- - Friday, March 24, 2023

Talking heads from the left and right had low expectations for the new House Republican majority in January. The majority was slender, and the GOP had failed to take the Senate. The House went deep into extra innings to finally agree on a speaker. So the general assumption was that we would see mostly feckless hand-wringing from them.

To his credit, House Speaker Kevin McCarthy chose some strong people to lead key committees. None stronger than Rep. James Comer, the Kentucky Republican who became chairman of the House Oversight Committee. He and his team are shining light on dark matters that desperately needed genuine oversight. Mr. Comer has that one indispensable quality: He is fearless. He can stare down even the nastiest of CNN commentators. It is only a matter of time before he is recognized as one of the most influential players in our nation’s capital.

Mr. Comer realized the important role he can play using his oversight authority to investigate, subpoena, and ultimately stop beltway careless, costly and (dare we say) corrupt activities. The new chairman of the House Oversight and Government Reform Committee is doing exactly that, to an astonishingly effective degree.

Case in point: For years, Republicans have tried and failed to get the Biden family to acknowledge their tight business relationships with China. But just days ago, Mr. Comer made it happen.

After years of denying the obvious, Hunter Biden’s lawyers — pressured by a Comer-issued subpoena — coughed up the truth last week: The Biden family business received a $3 million wire transfer from a Chinese energy company shortly after Hunter’s father left the vice presidency in 2017. A large chunk of it was dispersed to family members days later.

Mr. Comer’s investigators discovered bank records showing that Hunter Biden’s associate Rob Walker transferred north of $1.3 million in 2017 not only to the usual suspects, Hunter and now-President Biden’s brother James, but also to his daughter-in-law and a curious unknown recipient simply tagged as “Biden.” Could “the Big Guy” have received 10% of the proceeds? The Comer team will surely keep digging in that vein.

Mr. Comer’s critics may accuse him of using his authority only to embarrass political adversaries and score partisan points. If they are embarrassed or even ultimately indicted, it is because of their deeds. He is also using it to expose and eradicate government waste and inefficiency in ways that can make the federal bureaucracy more accountable than it’s been in decades.

Mr. Comer is holding the Department of Homeland Security accountable for continuing to issue multimillion-dollar anti-competitive no-bid contracts. These contracts don’t meet federal contracting standards. They appear to help advance the Biden administration’s political agenda and perhaps line the pockets of former Biden staffers. What a surprise!

For example, DHS recently issued an $87 million sole-source contract that didn’t comply with Immigration and Customs Enforcement standards to a group run by a former Biden adviser and ICE official. It spent $17 million of this $87 million on hotel rooms for border crossers, most of which went unused since ICE has its own family and residential centers.

Sensing that this administration has been exploiting the border crisis to reward its political allies, Mr. Comer has demanded a trove of documents and communications related to these no-bid contracts in hopes of ending them for good. The inspector general has already sided with the chairman on this matter. Once he obtains those DHS documents, he may have the smoking guns needed to stop potentially corrupt handouts once and for all. That’s a big win for taxpayers and border security advocates as well.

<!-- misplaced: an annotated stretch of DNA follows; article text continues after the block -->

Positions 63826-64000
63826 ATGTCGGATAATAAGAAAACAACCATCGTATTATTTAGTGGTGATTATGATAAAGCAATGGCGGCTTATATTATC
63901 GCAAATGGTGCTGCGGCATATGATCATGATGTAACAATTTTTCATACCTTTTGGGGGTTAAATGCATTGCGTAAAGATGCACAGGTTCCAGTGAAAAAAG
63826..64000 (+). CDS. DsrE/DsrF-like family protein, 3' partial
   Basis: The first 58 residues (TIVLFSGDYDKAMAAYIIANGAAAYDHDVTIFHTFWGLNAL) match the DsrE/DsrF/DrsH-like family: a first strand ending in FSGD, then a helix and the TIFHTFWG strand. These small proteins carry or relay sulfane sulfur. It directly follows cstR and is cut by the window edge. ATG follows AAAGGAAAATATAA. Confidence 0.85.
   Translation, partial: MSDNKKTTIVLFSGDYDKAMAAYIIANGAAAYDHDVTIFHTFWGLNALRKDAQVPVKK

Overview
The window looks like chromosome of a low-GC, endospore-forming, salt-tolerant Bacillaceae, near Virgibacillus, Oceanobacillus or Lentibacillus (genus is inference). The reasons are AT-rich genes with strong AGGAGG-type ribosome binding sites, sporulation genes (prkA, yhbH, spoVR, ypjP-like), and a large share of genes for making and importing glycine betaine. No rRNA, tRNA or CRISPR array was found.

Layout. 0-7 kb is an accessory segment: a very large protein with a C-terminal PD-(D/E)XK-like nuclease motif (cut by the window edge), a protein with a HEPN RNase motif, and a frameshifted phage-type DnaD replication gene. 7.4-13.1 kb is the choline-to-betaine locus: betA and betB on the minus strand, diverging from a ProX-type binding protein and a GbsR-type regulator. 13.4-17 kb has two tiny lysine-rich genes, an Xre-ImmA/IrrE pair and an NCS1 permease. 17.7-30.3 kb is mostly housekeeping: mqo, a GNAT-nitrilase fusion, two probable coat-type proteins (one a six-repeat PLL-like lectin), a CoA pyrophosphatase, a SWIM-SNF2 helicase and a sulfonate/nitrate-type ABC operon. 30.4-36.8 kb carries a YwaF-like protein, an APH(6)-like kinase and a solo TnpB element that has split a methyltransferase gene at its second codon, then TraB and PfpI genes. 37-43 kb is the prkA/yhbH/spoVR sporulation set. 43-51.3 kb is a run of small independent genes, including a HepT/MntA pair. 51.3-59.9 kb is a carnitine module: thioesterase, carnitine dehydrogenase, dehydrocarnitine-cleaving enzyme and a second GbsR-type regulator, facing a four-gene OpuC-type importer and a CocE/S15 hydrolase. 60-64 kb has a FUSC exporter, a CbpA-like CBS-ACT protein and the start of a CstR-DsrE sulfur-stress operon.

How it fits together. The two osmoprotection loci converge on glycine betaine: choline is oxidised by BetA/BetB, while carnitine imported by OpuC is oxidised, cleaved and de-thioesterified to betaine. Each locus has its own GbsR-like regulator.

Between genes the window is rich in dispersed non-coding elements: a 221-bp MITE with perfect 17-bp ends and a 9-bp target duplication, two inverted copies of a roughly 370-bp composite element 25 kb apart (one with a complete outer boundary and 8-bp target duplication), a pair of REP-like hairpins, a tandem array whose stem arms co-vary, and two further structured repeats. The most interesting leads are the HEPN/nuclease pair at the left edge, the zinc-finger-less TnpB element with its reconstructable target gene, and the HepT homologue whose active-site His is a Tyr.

Mr. Comer is even holding hearings that take aim at one of the most unpopular and inefficient agencies in the federal government, the Office of Personnel Management.

Think of the bloated and inefficient federal bureaucracy. The OPM is the epicenter. It’s supposed to oversee hiring and managing large parts of the federal workforce. Mr. Comer thinks it’s time to look under the hood and see how they’ve been doing. Preliminary reports look pretty ugly.

While most of the public has returned to work post-COVID, OPM hasn’t required that much of the federal workforce do the same. As a result, 2 in 3 federal employees haven’t come back. This has resulted in significant casework backlogs and ultra-slow governmental response times. Mr. Comer also uncovered information suggesting that OPM carelessly awards $1 billion to $3 billion in benefits to ineligible federal contractors annually. That’s a great deal for the swamp creatures in Washington, but a raw one for those of us who pay the freight.

Mr. Comer’s aggressiveness is already paying dividends. OPM understands that it’s on watch. It also knows if it doesn’t comply with generally accepted rules and accounting practices, this chairman may push to have the private sector take over much of the agency’s work. Imagine that.

As a former member of the Government Reform Committee, I cannot overstate how pleased I am to see Mr. Comer boldly using his committee’s power to advance the causes of accountability and limited government. Thanks to his leadership, the GOP is making a big difference even without senatorial and executive branch control. His tenacity is slowly but surely bringing accountability, transparency and market principles back to the Beltway. For that, we should all be grateful.

• Gil Gutknecht is a former member of Congress from Minnesota, where he served on the Government Reform Committee. He has long been an advocate for greater government transparency.

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